Phrenic nerve

Internal mam-
mary artery

Innominate veins

Vena cava superior

l.ung, mesial surface


Vagus ner\-e
Internal jugular vein
Subclavian artery
Omo-hyoid muscle
Subclavian vein

Subclavius muscle


Manubrium sterni

Vagus ner\-e
Phrenic nerve

Lungr. mesial surface.
^^^' ' sho^^ing hilum

— IV. rib

Diaphragm, up-
per surface

Dissection showing phrenic nerves; parts ot sternum and rihs have been removed ; lungs are pulled aside;

pericardium is undisturbed.

diaphragmatic musculature. Tiny filaments traverse the interval between the sternal and costal
portions and enter the abdomen, where they are distributed to the peritoneal covering of the
diaphragm and to the falciform ligament of the liver in the direction of the umbilicus.

bb. The posterior branch pierces tlie central tendon at the outer margin of the quadrate
opening and divides into a niuscu/ar branch and the right phrenico-abdoinina/ branch { r. phrenico-
abdominalis dexter ). The former supplies the lumbar portion of the musculature of the diaphragm.
The latter traverses the quadrate foramen and first gives off a recurrent branch which accompanies
the inferior vena cava back to the right auricle. After giving off this branch, under cover of the
peritoneum some of its fibres enter the diaphragmatic ganglioji and others unite with filaments
from the cceliac plexus to form at the inferior surface of the diaghragm the diaphragmatic
plexus, which is joined by twigs from the diaphragmatic ganglion. From this plexus fibres
are distributed to the coronary ligament and peritoneum of the liver and to the right supra-
renal body.

The left phrenic pursues a general antero-lateral course and pierces the diaphragm at the
junction between the musculature and the central tendon. Under cover of the peritoneum it
splits up into an anterior, a lateral and a posterior branch. The ante nor branch supplies the
muscle of the left sternal portion and the antero-lateral part of the left costal portion. The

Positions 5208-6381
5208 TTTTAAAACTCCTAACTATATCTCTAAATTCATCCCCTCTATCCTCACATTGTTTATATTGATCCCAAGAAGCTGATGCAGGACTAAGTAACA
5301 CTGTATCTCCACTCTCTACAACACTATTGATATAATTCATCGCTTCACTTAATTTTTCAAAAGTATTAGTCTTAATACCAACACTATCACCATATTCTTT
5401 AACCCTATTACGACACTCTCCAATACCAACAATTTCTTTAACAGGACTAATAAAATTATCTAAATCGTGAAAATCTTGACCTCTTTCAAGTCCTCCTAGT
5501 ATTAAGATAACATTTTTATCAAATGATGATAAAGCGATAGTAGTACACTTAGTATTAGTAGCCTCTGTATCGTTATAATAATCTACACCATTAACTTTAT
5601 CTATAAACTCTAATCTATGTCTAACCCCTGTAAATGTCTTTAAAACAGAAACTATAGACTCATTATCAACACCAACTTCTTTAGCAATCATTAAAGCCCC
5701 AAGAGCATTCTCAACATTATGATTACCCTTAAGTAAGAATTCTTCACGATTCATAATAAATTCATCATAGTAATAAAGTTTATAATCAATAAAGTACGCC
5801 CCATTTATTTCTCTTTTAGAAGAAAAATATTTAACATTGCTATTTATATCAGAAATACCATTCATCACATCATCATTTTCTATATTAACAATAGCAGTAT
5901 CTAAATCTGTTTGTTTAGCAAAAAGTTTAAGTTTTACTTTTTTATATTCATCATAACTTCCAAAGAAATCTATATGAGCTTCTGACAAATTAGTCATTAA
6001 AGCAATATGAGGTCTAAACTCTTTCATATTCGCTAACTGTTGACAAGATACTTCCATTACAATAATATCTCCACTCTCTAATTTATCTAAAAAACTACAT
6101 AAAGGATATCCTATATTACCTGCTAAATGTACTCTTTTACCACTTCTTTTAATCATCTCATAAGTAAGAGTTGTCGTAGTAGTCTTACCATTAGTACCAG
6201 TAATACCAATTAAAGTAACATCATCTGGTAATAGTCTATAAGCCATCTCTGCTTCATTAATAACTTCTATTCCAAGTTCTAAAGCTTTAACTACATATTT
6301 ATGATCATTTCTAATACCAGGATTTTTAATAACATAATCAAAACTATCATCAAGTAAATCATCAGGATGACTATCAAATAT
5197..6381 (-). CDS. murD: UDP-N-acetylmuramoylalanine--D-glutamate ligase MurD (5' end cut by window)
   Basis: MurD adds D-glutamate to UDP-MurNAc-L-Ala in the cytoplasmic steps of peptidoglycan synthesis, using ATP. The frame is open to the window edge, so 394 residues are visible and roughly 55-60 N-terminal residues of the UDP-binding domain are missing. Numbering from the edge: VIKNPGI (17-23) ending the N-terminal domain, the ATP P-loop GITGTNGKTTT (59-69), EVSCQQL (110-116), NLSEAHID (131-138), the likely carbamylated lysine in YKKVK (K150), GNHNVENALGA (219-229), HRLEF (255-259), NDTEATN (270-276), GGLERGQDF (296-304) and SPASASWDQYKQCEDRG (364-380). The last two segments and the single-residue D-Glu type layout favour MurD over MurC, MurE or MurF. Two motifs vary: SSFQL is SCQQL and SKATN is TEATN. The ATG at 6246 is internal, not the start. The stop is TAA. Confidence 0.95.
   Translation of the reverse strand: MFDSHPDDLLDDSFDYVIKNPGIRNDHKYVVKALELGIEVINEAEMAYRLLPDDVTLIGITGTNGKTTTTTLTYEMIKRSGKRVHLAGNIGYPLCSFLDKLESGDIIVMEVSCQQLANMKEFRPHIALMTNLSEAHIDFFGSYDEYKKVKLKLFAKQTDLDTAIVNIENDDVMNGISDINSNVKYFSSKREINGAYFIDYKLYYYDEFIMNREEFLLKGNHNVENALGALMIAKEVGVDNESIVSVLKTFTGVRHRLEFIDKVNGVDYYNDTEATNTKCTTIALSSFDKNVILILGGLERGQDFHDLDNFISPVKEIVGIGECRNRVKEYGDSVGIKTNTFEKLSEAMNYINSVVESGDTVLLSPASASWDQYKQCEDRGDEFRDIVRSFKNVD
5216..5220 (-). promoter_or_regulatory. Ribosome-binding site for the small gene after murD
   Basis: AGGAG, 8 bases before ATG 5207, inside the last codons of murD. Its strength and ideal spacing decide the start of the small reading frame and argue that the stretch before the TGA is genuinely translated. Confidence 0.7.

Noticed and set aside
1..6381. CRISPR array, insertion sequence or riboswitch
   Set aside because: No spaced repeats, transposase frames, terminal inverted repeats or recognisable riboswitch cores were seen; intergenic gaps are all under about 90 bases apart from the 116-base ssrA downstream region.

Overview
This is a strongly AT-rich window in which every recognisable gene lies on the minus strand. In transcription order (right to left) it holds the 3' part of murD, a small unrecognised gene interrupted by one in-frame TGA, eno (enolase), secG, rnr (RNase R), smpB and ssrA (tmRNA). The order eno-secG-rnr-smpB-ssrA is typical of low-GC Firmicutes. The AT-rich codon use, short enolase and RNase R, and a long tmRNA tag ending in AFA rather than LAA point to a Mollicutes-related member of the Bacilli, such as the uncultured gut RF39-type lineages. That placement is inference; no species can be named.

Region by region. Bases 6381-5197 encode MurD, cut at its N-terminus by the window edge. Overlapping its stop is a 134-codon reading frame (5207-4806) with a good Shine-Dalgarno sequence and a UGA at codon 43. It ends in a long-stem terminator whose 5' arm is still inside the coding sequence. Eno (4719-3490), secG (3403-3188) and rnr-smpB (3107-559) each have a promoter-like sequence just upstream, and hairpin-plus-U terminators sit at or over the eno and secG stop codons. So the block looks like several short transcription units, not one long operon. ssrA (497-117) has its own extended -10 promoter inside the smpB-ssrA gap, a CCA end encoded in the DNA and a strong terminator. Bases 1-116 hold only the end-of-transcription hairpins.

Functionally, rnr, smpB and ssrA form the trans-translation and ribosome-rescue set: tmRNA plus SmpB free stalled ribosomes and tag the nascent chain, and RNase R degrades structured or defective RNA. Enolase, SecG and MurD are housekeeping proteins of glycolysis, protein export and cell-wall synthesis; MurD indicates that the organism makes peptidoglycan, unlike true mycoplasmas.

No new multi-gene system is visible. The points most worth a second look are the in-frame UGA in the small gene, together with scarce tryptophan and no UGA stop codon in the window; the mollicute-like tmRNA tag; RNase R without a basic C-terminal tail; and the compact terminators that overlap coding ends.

lateral branch supplies the corresponding part of the left costal portion. '\\\it posterior branch
(r. phrenicoabdominalis sinister) is distributed to the left lumbar |)ortion of the muscle of the
diaphragm and usually either a filament j>asses to the left semilunar ganglion or several small
threads to the ccL-Iiac plexus, one of which can be traced to the left suprarenal body.

The phrenic nerve communicates in the lower part of the neck with the middle or inferior
cervical ganglion of the symi)athetic. At the inferior aspect of the diaphragm it ccjmmunicates,
on the right side, with the diaphragmatic ple.\us of the sympathetic and, on the left side, with
the semilunar ganglion or the cceliac plexus.

Variations. — Tlie })lirenic may receive additional roots from the nerve to the subclavius,
the nerve to the sternohyoid, the second or the sixth cervical nerve, the n. descendens cer\'i-
calis or the ansa hy|X)glossi. It m.ay arise exclusively from the nerve to the sulxlaviusor, aris-
ing normally, may give a branch to that muscle. It .sometimes |)asses along the lateral border
of or pierces the scalenus anticus muscle. Instead of descending behind the subclavian vein it
may pass anterior to it or even through a foramen in it.

The accessory phrenic nerve arises either from the fifth alone or from the fifth and sixth
cervical ner\es and, entering the thorax either anterior or posterior to the subclavian vein,
joins the phrenic at the base of the neck or in the thorax.